Backwards, Forwards

Disclaimer: Given I’m always late on my submissions, I get to peek to see what everyone else is doing during the weekly assignments. I see that many folks are looking at all of the various assignments and weighing in on the entire body of work that is Confabulator. I, however, originally thought the question posed to us was intended to focus upon only our own postings, so that’s all I originally looked at while working up my answer. As a consequence, my musings below may seem a bit egotistical. That’s not at all the case. I get at least as much enjoyment and food for thought from my fellow contributors as I get from my own efforts.

I like this assignment. It encouraged me to go back through the last year of Confabulator posts and revisit them, which allowed me to recognize how much insightful commentary and inventive fiction we’ve generated as a group during the last twelve months. It’s pretty damn impressive.

Reading through my own posts, I spotted a few standouts that made me smile when I reread them. The first, which certainly shows my contentious side, is A Matter of Definition, where I prop myself up on my soapbox and proclaim, loudly and obnoxiously, that writers need not pursue publication to call themselves writers. It turned out to be the minority opinion at Confabulator, and I understand and respect that. I still stand by my statement, and I was proud to be part of the dialog.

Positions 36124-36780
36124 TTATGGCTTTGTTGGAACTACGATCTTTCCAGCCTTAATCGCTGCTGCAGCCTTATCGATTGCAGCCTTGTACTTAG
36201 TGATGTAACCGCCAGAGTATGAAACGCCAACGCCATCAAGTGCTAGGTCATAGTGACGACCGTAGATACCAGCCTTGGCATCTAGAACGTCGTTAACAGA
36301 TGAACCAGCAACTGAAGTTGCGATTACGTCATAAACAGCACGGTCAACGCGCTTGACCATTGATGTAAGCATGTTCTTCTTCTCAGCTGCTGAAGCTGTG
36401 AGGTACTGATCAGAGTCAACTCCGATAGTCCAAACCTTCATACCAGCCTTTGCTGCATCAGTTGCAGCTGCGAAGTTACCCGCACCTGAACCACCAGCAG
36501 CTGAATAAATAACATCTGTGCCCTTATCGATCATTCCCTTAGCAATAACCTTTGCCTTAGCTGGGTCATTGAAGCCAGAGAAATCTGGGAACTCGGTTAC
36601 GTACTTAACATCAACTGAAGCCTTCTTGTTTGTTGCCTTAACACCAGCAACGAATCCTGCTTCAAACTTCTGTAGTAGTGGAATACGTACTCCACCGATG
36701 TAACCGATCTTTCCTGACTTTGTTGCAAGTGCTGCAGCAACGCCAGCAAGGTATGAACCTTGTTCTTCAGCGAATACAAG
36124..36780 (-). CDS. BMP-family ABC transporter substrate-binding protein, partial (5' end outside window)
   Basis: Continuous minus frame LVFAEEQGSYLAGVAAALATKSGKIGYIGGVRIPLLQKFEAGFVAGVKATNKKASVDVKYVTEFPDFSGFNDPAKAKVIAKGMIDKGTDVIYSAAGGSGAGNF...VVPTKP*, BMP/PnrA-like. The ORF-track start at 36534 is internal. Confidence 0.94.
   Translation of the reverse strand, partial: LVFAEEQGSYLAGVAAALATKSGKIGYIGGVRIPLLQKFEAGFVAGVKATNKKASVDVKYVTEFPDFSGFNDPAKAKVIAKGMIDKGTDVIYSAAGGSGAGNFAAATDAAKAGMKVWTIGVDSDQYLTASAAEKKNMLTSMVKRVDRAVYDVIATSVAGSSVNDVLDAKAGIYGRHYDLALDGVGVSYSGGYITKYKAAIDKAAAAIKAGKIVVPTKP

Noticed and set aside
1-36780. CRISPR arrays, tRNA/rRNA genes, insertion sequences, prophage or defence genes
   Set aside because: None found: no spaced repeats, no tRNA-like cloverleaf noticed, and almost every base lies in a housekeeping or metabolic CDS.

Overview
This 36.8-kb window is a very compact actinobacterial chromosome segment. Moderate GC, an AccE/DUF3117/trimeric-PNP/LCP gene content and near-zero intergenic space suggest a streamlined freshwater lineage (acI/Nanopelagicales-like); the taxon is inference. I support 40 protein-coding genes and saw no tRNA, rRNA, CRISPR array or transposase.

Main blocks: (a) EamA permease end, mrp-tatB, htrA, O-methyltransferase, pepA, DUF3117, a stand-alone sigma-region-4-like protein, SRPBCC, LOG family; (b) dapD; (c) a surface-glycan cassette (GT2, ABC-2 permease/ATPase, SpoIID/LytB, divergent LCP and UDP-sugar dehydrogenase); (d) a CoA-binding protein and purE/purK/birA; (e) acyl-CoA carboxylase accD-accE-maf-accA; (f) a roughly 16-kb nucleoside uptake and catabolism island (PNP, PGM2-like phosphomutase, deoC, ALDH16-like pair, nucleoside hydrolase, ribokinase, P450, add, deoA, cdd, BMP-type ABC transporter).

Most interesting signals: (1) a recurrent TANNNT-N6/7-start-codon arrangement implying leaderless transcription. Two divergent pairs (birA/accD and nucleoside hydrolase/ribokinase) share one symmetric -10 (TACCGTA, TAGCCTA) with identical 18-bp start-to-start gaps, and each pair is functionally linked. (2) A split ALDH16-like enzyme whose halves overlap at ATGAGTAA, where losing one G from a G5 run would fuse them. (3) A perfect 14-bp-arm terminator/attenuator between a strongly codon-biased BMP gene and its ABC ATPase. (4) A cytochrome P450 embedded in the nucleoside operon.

I also particularly liked The Scene-tific Method, my post on writing scenes in stories, and how I end up acting them out in many cases while I’m writing them. Having just finished another NaNoWriMo season, I am bemused by how often my face falls into my hands during concentration, only to fly around as I imagine myself and my characters in some far-off space.

My favorite posts are definitely my flash fiction pieces. In particular, I enjoyed writing and then rereading Little Engine, a story constrained by an opening line—”I think I got everyone.”—and an ending line—”This is better than anything.” The constraints, which may seem quite limiting, were actually very useful in formulating the story idea and shaping the story itself.

My best work this year, I think, is Gravity. That week’s flash fiction was meant to focus on dreams and cooking. I used those prompts, combined with a recent trip to Sacred Valley in Peru, to concoct a far future story of forswearing super-advanced technology for a more pure life with the spirits and the mountains. It was incredibly difficult to squeeze such a dense story into one thousand words, but the end result was very satisfying.

Overall, the Cafe has definitely encouraged me to stay involved in writing year-round, which is an enormous achievement. I want to thank everyone involved for including me, for allowing me a place to share my opinion, even when it’s the minority voice, and for sharing their own ideas and stories with me. It’s been incredibly fun and rewarding, and I look forward to more in 2013!

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